ErickBall

I am currently a nuclear engineer with a focus in nuclear plant safety and probabilistic risk assessment. I am also an aspiring EA, interested in X-risk mitigation and the intersection of science and policy.

Wiki Contributions

Comments

Epistemic Spot Check: Fatigue and the Central Governor Module

Following up on this because what I said about VO2 max is misleading. I've since learned that VO2 max is unusually useful as a measure of fitness specifically because it bypasses the problem of motivation. As effort and power output increase during the test, VO2 initially increases but then plateaus even as output continues to increase. So as long as motivation is sufficient to reach that plateau, VO2 max measures a physiological parameter rather than a combination of physiology and motivation.

What Do GDP Growth Curves Really Mean?

One could have picked even more extreme examples, like the triple product in nuclear fusion that has improved even faster than Moore's law yet has generated approximately zero value for society thus far.

Side note: this claim about the triple product only seems to have been true until about the early 90s. Since the early 2000s there have been no demonstrated increases at all (though future increases are projected). 

See here: https://www.fusionenergybase.com/article/measuring-progress-in-fusion-energy-the-triple-products

Lots of technologies advance rapidly at first, but Moore's Law was exceptional in terms of how long it continued even after massive research efforts had picked the low hanging fruit.

The Best Software For Every Need

I use Life Reminders for this on Android. One nice feature is that the notifications persist until you tell it the task is done (or tell it to sleep until later).

The Best Software For Every Need

I have used RemNote for a while but I am transitioning to notegarden.io. I find the memorization interface much nicer (nicer than Anki, too). Plus it's not so buggy, though part of that is it doesn't have as many features yet.

A whirlwind tour of Ethereum finance

Is there any use case for these over-collateralized loans other than getting leveraged exposure to token prices? (Or, like Vitalk did, retaining exposure to token prices while also using the money for something else?) So, for instance, if crypto prices stabilized long term, would the demand for overcollateralized loans disappear? Does anybody take out loans collateralized by stablecoins?

Reasonable ways for an average LW retail investor to get upside risk?

The Kelly criterion is intended to maximize log wealth. Do you think that's a good goal to optimize? How would your betting strategy be different if your utility function were closer to linear in wealth (e.g. if you planned to donate most of it above some threshold)?

Some Thoughts on My Psychiatry Practice

Totally agree about having weights at home. Besides the cost, one upside is there's no energy barrier to exercising--I can take a 1-minute break from browsing the web or whatever, do a set, and go back to what I was doing without even breaking a sweat. A downside is it's harder to get in the mindset of doing a full high-intensity workout for 45 minutes; but I think it's a good tradeoff overall.

(USA) N95 masks are available on Amazon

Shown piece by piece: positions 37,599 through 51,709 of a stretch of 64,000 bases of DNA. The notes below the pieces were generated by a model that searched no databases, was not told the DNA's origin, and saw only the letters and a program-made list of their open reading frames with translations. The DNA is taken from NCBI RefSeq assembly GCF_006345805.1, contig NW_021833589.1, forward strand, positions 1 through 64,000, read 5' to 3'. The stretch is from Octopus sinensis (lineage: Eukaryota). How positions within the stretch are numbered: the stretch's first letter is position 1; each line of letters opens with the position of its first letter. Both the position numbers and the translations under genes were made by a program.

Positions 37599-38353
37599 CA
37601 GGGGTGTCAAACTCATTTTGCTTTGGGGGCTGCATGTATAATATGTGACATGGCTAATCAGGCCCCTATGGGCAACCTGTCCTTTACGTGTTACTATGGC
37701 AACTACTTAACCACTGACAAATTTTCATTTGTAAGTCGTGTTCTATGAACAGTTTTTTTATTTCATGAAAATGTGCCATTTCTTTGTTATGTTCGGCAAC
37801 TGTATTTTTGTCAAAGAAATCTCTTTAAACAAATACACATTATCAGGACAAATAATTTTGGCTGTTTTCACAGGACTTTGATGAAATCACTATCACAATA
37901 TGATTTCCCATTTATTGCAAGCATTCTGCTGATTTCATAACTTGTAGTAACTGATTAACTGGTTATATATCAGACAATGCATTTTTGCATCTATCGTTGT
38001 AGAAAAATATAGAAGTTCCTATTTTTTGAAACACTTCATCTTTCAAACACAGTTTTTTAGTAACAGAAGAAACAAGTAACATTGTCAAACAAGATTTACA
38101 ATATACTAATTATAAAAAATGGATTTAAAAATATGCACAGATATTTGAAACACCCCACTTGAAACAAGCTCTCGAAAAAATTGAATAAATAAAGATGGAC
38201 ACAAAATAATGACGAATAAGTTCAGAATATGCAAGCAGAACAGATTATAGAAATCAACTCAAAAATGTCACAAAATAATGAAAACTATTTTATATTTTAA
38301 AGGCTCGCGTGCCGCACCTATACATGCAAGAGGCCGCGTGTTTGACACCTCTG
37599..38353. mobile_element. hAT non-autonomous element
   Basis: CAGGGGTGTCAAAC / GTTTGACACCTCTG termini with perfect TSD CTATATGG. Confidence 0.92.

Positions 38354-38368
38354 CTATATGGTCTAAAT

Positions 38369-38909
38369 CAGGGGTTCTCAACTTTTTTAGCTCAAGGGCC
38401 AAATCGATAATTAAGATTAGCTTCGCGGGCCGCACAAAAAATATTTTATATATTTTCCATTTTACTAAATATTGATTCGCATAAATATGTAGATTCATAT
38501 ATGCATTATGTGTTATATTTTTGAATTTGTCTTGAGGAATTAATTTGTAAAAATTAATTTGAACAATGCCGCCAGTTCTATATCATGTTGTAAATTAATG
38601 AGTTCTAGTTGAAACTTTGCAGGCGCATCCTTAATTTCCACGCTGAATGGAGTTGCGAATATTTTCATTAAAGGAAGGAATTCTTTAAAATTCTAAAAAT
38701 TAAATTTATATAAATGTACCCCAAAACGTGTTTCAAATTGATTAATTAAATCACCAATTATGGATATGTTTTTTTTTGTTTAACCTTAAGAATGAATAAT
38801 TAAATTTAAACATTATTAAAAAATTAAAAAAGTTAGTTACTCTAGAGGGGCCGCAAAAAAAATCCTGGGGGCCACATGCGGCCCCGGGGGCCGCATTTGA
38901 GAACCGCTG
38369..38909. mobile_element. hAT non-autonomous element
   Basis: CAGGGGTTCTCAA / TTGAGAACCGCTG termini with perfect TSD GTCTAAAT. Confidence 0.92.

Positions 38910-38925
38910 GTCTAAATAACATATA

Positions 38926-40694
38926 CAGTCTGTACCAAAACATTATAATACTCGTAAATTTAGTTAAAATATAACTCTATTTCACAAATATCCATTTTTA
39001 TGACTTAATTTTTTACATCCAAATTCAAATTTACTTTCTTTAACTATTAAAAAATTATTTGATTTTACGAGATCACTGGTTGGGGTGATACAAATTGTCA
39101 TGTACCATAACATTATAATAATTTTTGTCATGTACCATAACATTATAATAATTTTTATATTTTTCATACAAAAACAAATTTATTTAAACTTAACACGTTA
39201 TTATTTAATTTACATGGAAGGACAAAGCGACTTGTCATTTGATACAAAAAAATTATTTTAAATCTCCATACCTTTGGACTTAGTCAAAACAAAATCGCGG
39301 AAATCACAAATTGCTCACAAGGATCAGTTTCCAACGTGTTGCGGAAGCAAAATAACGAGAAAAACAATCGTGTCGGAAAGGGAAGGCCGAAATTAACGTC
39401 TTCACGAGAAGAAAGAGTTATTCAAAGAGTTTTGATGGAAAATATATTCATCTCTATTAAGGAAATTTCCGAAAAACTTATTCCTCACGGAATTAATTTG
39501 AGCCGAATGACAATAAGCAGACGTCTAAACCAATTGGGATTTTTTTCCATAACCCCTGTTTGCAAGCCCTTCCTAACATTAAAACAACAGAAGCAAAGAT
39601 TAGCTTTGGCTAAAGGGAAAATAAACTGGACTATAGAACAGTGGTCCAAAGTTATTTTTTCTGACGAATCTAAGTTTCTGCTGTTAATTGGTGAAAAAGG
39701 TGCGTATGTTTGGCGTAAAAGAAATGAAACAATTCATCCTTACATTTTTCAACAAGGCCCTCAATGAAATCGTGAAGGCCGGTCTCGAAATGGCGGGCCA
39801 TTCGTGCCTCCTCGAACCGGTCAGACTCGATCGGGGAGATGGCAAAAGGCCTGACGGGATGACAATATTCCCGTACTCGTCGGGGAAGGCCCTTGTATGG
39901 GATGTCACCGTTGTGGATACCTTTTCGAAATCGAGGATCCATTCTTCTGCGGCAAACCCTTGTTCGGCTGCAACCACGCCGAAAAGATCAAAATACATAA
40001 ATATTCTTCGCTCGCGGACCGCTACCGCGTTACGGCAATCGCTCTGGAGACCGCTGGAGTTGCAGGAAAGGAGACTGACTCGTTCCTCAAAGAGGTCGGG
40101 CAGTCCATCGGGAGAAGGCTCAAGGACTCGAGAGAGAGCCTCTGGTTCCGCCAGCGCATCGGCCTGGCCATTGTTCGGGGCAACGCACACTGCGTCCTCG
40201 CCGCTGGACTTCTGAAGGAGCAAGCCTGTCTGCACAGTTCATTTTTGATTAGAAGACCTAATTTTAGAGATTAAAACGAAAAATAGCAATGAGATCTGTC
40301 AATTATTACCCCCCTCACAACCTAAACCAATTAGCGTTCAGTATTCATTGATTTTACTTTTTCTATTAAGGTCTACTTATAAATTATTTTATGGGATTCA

In practice the big difference is that KN95 masks generally have ear loops, while N95 masks have straps that go around the back of your head which makes them fit tighter and seal better against your face. Traditional N95 masks (but not the duckbill type discussed here) also have more structure and are less flexible, which might help with fit depending on your face shape.

Wholehearted choices and “morality as taxes”

I like this as a way to clarify my intuition. But I think (as some other commenters here and on the EA forum pointed out) it would help to extend it to a more realistic example.

So let's say instead of hearing a commotion by the river as I start my walk, I'm driving somewhere, and I come across a random stranger who was walking next to the road, and a car swerves over into the shoulder and is about to hit him. There's a fence so the pedestrian has no way to dodge. The only thing I can do is swerve my car into the other car to make it hit the fence and stop; this won't be dangerous to me or the other driver, but it will wreck both cars. And I'm pretty sure it will work. But my car will cost $5,000 to replace (let's leave insurance out of this hypothetical). Of course, I'll do it--the poor guy's life is at stake.

Then the next time I'm driving somewhere, I see this happen again. Would I do it the second time? I mean, yeah, probably. I technically can replace the car again, though it'll strain things a bit. But I'm definitely going to start thinking about the other factors involved. Why do so many pedestrians feel like they have to walk on this shoulder? Could nobody build a goddamn sidewalk? And why do the other drivers have such poor steering? They're obviously not trying to kill pedestrians but something has gone very, very wrong. The third time it happens, I think I'll keep driving, and start looking for more systematic solutions. Throwing money at the problem is clearly better than nothing, up to a point, but it doesn't seem like the best possible move.

100 Tips for a Better Life

Some people think that multivitamins are actually harmful (or at least cause harms that partially cancel out the benefits) because they contain large amounts of certain things like manganese that we may already get too much of from food.

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